The audience is rapt as the man in the impeccably tailored black suit describes the secrets that have made his multibillion-dollar company an international leader in customer service.
They’re here to find out how to do a better job of it themselves, in this case from a general manager in the Ritz-Carlton hotel chain, at whose suburban St. Louis location this three-day conference is taking place.
It’s common for business leaders to seek out ideas that can improve their own customer service and employee morale. But the people in this audience are in the business of something that seems far removed from high-end hotels: They’re college presidents and administrators, mostly from community and technical schools. The conference was organized by the Continuous Quality Improvement Network, or CQIN, a small and little-known organization that uses private-sector lessons from companies — including Disney, Kimberly-Clark, Southwest Airlines, and Ritz-Carlton — to improve the notoriously impersonal and bureaucratic front-office student support functions blamed for worsening the already high college dropout rate.
“There’s almost a confrontational relationship with students in some places,” says John Politi, CQIN’s executive director.
Among the examples of higher education’s bad customer service: Registrars, financial-aid offices, and academic advisors are often spread out in separate offices open only during business hours in an era when increasing numbers of students go to school at night or on the weekends. And even when they are on duty, there can be long waits, since there’s an average of only one academic advisor for every 400 students, according to the advocacy organization Complete College America.
Increasing numbers of students who are the first in their families to go to college struggle to cut through this red tape and end up piling up and paying for credits they don’t need. Research by the Community College Research Center at Teachers College, Columbia University, found that half of community-college students don’t even know advising is available to them.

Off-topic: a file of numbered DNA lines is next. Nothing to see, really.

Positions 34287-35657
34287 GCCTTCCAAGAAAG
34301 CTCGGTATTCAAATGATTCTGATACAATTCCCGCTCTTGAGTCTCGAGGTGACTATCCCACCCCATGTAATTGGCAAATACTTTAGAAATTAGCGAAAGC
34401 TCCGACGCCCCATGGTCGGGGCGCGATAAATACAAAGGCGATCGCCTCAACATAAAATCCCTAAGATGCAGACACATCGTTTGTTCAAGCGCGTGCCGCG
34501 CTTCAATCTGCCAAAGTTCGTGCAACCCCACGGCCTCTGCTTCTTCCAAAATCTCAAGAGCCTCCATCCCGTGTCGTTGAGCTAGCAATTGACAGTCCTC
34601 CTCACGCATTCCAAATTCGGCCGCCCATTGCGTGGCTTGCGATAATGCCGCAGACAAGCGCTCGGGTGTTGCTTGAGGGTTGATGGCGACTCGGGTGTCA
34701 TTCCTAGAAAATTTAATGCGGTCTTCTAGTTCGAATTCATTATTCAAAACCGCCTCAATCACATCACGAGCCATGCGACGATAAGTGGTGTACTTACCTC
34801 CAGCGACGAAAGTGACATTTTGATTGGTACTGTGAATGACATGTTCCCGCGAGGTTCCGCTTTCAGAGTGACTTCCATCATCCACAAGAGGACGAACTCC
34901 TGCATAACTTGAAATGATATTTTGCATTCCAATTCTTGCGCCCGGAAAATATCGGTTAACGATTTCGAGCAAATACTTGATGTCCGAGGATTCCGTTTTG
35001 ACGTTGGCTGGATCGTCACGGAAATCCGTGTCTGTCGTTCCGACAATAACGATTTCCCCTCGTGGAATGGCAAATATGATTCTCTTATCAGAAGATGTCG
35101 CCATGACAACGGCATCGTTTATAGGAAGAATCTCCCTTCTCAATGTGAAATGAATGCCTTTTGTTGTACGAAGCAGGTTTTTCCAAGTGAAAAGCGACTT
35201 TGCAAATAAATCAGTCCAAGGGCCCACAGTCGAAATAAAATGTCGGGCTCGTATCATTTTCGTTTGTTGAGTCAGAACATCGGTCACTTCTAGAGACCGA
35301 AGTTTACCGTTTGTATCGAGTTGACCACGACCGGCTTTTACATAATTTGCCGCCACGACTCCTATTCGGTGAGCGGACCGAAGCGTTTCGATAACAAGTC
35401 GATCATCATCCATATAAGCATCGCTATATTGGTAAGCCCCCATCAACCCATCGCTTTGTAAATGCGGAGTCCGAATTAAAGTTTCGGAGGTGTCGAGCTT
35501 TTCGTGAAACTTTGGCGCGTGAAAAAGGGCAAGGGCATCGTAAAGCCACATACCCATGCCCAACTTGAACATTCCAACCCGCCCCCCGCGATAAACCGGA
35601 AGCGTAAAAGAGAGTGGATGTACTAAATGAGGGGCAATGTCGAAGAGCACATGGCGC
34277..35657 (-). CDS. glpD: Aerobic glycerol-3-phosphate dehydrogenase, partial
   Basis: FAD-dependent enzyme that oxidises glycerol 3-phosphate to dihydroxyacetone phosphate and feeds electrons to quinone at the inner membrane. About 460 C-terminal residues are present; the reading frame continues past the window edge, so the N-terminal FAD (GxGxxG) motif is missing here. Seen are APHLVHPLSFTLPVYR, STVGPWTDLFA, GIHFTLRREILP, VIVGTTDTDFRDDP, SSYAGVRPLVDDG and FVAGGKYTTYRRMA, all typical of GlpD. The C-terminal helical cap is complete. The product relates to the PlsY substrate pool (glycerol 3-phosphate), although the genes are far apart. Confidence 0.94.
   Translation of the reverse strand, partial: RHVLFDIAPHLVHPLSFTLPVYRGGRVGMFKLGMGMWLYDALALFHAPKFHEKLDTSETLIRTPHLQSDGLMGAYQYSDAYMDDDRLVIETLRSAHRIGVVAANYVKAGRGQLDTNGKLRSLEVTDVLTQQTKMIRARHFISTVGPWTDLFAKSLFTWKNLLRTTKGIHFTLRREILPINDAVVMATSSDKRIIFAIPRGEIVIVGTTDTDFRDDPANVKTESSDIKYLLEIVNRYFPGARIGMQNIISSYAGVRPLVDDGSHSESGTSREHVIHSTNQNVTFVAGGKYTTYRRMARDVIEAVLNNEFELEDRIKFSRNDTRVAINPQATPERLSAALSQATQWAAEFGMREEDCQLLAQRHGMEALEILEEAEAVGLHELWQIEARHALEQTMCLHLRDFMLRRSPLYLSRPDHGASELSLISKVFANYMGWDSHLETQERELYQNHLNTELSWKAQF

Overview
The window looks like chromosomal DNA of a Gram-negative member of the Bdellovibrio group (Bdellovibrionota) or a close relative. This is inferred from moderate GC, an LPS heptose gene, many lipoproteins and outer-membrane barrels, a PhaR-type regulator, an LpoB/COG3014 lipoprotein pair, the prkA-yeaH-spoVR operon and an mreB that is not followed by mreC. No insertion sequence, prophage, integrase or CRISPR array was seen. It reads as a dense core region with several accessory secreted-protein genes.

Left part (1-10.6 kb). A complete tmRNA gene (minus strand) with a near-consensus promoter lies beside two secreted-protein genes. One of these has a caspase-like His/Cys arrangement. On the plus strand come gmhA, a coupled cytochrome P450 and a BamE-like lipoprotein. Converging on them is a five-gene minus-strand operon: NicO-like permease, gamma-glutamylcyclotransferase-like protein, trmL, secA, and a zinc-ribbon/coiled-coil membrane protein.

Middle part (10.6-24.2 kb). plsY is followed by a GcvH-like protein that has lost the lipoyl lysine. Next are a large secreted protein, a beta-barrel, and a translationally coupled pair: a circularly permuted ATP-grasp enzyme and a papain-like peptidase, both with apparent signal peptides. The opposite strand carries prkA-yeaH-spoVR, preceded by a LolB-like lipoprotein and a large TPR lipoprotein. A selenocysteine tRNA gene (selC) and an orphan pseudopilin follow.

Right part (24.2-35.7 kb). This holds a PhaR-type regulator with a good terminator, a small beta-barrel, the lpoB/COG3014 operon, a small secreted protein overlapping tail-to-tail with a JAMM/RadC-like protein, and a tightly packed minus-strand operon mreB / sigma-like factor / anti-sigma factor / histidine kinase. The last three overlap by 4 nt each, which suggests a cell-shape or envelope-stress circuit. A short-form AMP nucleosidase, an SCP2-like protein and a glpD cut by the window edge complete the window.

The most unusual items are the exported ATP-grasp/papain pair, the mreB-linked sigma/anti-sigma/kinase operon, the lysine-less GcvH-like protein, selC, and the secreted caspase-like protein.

“We’re a people business,” says Gayle Saunders, president of Richland Community College in Illinois and an at-large member of the CQIN executive board. “Yet we found out we had a number of places where it was easy for students to exit our colleges and maybe not ever come back.”
The first hurdle to addressing this is regarding students as customers. That may seem like a minor semantic distinction but Politi says higher education wrestles mightily with it.
“The ‘customer’ issue is alive and well,” he says. “The mindset, particularly from faculty members, is that a customer is always right, and they will not accept the concept that the student is always right.”
Jackson College President Daniel Phelan says it’s possible to cater to customers without compromising students.
“They are customers until the moment they walk into the classroom,” Phelan says of pupils at the Mississippi school. “Then they become students.”
Lee Rasch, president of Western Technical College in Wisconsin and a past president of CQIN, urges his faculty to compare students to members of a health or fitness club.
“Obviously, they need to take their own responsibility for their fitness or wellness regimen,” Rasch says. “But there are also things we can do that make a huge difference for the student — the customer.”